Sunday, June 13, 2010

Joe Scarborough—Constructive Conservative

A recent blog post on (Is Joe Scarborough Out of Touch with Conservative Ascendancy?) questioned whether the host of MSNBC's Morning Joe, former Florida Representative Joe Scarborough, is worthy of the conservative label or is merely cozying up to liberal East Coast media elites in order to sell his own watered down brand of conservative politics. In the ensuing thread of comments, there was both agreement and disagreement with this premise—some informative, some predictable.

As a regular viewer of Morning Joe, my take is that Joe Scarborough is not out of touch with conservatism at all; rather he has chosen to distance himself from the immoderate, rhetorical flame throwers who denigrate political debate. He is consistently conservative—even very conservative—on nearly every major policy issue. Yet he is cast as a kind of traitor to the conservative cause because he won't join in the profanity parade being grand marshaled by El Rushbo, Sarah Palin, Glenn (oligark!) Beck, and other masters of mayhem.

The sad part of this is that a perverse kind of litmus test is being administered by those who have come to believe they speak for the Republican Party. If you don't believe President Obama is out to destroy America, that his citizenship is suspect, that Nancy Pelosi was spawned by Satan, etc., you are simply not "one of us." The GOP is on the brink of being hijacked by demagogues—if it hasn't been already. Mr. Scarborough, on the other hand, understands that the resurgence of the Republican Party lies in its moderating influences and not in its wing nut flank.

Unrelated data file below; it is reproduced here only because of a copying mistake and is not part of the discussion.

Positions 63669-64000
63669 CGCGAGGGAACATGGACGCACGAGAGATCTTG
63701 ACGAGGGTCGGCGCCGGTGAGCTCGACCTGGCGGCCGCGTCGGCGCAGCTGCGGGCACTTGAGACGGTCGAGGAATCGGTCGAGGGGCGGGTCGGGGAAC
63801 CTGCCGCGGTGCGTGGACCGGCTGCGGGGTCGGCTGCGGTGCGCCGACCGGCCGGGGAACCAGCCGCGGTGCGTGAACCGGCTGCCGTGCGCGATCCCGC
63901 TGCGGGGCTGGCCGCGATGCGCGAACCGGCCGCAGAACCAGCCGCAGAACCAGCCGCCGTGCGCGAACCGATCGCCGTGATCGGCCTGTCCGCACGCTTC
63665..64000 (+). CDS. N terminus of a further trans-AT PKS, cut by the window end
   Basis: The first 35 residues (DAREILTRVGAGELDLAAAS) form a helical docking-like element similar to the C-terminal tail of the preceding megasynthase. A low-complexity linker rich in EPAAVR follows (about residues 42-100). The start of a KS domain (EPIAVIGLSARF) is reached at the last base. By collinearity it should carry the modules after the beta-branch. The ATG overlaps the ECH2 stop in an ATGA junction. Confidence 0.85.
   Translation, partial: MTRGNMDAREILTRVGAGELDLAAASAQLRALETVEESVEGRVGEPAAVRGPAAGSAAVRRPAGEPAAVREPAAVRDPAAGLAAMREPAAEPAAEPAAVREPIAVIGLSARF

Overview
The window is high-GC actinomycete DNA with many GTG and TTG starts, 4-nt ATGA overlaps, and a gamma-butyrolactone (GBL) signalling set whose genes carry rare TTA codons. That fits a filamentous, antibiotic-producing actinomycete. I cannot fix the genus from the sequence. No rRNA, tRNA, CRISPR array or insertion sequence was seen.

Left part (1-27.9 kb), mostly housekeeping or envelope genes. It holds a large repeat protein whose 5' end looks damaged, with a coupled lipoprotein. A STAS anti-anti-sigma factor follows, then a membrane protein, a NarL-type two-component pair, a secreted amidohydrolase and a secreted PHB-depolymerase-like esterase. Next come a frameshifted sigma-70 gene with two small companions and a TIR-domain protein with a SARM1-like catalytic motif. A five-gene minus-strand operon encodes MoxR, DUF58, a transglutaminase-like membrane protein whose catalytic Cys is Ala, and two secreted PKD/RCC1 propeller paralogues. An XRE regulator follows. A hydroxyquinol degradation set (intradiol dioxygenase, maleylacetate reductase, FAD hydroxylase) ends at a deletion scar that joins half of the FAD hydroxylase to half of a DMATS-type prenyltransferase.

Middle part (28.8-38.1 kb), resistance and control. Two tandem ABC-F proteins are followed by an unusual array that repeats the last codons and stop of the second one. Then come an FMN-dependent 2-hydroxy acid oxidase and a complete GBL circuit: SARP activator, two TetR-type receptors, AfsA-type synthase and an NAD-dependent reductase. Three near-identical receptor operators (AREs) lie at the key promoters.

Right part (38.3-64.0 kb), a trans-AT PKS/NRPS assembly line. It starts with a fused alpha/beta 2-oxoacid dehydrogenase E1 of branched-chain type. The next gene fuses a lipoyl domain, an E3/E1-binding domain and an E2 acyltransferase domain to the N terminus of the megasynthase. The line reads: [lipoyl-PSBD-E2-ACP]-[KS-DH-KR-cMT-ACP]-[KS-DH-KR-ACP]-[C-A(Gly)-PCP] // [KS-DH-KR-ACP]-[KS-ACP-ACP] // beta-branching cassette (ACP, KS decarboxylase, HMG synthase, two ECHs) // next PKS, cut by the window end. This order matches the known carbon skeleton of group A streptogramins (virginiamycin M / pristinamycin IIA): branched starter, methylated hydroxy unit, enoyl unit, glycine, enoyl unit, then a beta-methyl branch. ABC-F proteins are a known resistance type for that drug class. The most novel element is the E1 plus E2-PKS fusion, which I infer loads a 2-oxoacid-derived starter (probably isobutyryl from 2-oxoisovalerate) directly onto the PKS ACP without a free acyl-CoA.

Joe Scarborough's biggest contribution to the debates of our day lies in his commitment to civility. As an unapologetic liberal, I disagree strongly with most of his ideas. But I take from him the importance of operating from the premise that honorable debate in politics is infinitely more productive than the dishonorable practice of demonizing one's adversaries with little more than ideological vulgarities.

At this point it concerns me more that the tenor of political discourse be freed from its present state of dysfunction than it does who occupies the White House or holds a majority in Congress. When public debate is debased by intemperate rhetoric, extremists become less marginalized and more willing to offer up their own special brands of poison. That is the danger.

Joe Scarborough is just what the Republican Party needs. His voice lends legitimacy to the conservative cause. Those who disguise their bombastic rants as mere populist banter are the ones who are really out of touch. It just may take a while for them to figure it out.

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